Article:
Many in the US are concerned about the talent gap between American students and similarly-aged students overseas when it comes to math and science skills. This is a real problem for our economy and security. But CIOs can help by reaching out to guidance councelors and educating them about jobs in IT.
The CIO Executive Council, a peer advisory group founded by CIO's publisher, runs an initiative called Youth in IT, which has done a lot of work with CIOs that focuses on encouraging kids from the elementary through grad school levels to consider technology careers. Perhaps you have attended one of the group's sessions at events across the country.
The passage of a bill authorizing a natural gas pipeline gets lots of press in our country, but the building of a national pipeline of young Americans interested in technology goes largely unnoticed. McKinsey Quarterly recently reported that if American students continue performing poorly on international math and science assessment tests, our country risks sliding into a "permanent national recession." And in March, the well-respected Council on Foreign Relations warned that this educational deficit even threatens America's national security. Why? Because critical Washington agencies are frankly worried about the number and quality of young Americans coming through our educational pipeline.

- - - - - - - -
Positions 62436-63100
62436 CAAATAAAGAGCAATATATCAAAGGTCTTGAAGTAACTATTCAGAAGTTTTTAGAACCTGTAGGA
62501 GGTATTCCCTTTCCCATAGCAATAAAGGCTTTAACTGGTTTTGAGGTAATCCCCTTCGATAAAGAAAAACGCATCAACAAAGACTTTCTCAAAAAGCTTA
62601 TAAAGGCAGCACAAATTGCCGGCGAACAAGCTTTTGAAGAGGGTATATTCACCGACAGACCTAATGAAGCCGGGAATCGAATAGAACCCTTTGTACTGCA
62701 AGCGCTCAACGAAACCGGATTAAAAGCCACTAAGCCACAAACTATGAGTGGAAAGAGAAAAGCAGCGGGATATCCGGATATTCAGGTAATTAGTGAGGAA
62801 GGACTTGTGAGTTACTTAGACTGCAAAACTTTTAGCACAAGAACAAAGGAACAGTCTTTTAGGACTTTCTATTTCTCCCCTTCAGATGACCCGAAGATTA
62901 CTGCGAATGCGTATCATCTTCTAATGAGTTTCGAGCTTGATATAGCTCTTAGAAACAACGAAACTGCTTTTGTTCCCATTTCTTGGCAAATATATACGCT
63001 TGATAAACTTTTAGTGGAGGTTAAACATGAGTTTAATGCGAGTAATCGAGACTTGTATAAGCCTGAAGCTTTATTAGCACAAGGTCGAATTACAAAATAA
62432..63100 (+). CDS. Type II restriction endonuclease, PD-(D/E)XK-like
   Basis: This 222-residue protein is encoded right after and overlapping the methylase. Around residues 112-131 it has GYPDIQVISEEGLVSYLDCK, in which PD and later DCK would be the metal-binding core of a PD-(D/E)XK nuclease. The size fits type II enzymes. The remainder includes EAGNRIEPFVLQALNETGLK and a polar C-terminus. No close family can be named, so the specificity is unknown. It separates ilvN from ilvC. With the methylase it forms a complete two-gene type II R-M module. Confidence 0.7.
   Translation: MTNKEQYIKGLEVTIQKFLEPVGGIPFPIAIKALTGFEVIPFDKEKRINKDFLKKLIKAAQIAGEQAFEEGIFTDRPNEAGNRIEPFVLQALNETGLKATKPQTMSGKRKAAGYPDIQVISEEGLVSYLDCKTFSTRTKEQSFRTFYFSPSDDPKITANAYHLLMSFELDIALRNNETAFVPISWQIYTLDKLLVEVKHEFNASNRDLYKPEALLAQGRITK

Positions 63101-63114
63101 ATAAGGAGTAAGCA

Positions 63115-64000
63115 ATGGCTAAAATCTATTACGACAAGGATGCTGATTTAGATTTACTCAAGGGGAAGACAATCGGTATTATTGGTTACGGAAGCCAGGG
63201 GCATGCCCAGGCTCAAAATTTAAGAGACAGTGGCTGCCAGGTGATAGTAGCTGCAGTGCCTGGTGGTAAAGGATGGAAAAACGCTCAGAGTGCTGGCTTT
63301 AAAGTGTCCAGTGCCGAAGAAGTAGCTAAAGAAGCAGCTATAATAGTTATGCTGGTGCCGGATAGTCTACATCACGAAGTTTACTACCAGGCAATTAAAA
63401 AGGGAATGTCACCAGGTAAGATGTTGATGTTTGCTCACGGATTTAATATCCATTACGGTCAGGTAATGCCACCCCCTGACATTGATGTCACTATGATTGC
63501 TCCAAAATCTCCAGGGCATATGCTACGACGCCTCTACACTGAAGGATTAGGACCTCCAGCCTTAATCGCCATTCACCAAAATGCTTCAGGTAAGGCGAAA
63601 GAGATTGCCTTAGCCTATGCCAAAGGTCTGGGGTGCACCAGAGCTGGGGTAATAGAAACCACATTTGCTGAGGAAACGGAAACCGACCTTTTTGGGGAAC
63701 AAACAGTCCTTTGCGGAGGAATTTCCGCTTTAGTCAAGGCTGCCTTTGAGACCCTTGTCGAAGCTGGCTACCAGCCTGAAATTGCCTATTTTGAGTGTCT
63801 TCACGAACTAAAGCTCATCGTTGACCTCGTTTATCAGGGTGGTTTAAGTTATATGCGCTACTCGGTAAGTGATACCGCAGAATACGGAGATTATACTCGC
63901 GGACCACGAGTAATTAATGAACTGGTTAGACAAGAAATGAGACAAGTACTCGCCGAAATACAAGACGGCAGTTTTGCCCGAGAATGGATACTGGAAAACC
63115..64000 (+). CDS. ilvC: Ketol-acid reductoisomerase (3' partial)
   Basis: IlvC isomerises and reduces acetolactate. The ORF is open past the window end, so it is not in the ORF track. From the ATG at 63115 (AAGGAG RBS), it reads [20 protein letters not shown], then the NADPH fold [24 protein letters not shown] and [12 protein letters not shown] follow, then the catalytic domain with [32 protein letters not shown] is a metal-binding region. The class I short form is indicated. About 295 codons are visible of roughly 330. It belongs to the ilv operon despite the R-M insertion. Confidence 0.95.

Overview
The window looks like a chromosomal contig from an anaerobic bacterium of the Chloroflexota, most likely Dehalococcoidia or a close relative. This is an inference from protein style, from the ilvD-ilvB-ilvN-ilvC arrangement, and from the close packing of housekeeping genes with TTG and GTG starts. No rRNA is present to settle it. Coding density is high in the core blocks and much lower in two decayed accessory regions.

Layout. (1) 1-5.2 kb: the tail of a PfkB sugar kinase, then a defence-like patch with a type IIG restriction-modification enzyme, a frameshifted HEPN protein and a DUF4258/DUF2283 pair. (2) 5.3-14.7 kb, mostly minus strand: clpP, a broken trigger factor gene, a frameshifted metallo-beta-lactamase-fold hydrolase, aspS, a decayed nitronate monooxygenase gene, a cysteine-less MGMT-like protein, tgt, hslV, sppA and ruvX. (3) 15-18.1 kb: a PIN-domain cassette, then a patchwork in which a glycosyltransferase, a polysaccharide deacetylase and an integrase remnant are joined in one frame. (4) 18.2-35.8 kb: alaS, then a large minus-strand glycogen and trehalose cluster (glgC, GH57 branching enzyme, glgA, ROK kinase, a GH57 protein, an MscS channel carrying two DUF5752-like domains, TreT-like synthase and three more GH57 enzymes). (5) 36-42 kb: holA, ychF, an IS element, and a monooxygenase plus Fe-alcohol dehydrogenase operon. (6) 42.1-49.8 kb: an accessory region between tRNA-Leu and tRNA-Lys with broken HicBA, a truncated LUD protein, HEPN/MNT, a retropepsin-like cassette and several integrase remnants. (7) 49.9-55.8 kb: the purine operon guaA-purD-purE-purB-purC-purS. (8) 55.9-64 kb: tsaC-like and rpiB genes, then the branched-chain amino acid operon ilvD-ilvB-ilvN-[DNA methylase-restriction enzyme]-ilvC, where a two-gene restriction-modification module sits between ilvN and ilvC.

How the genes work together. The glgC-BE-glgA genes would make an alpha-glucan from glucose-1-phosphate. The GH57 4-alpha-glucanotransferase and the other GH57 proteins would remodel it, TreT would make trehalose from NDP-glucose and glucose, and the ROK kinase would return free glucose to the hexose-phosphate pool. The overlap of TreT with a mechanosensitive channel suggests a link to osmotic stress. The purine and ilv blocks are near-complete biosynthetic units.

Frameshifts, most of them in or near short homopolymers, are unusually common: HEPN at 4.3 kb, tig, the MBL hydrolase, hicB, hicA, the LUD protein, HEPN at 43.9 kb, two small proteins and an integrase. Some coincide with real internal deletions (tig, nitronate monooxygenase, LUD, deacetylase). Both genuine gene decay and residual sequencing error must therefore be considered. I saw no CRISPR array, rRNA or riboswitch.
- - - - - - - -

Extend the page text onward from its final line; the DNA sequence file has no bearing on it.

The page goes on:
And it is all so silly! Too many young Americans and their parents believe that developing a generation of kids with strong math and science skills is not important to the future. They often labor under the misapprehension that all tech jobs are going to Asia, even though the Bureau of Labor Statistics reports that the polar opposite is true: It forecasts strong, double-digit job growth in tech through the rest of this decade.
Possibly the most important initiative taken by the Youth in IT program is to try to change young Americans' perception of what IT jobs look like. Why is this so critical? When the Stevens Institute of Technology surveyed middle- and high-school guidance counselors in 2008, it found that the overwhelming majority of those whose job it is to advise kids on careers have no clue what an IT worker is. If they don't know, how can we expect their students to?
And that's where you come in. I want to marshal a small army of CIO readers to call a guidance counselor in their community and ask for a meeting. At that meeting, offer to mentor the counselor on tech jobs. Then offer to come by after school to talk with students who might be considering jobs that require strong math and science skills.
All IT executives have a responsibility to build our next generation of leaders. Let's get to work doing it together.
Read more about mentoring in CIO's Mentoring Drilldown.
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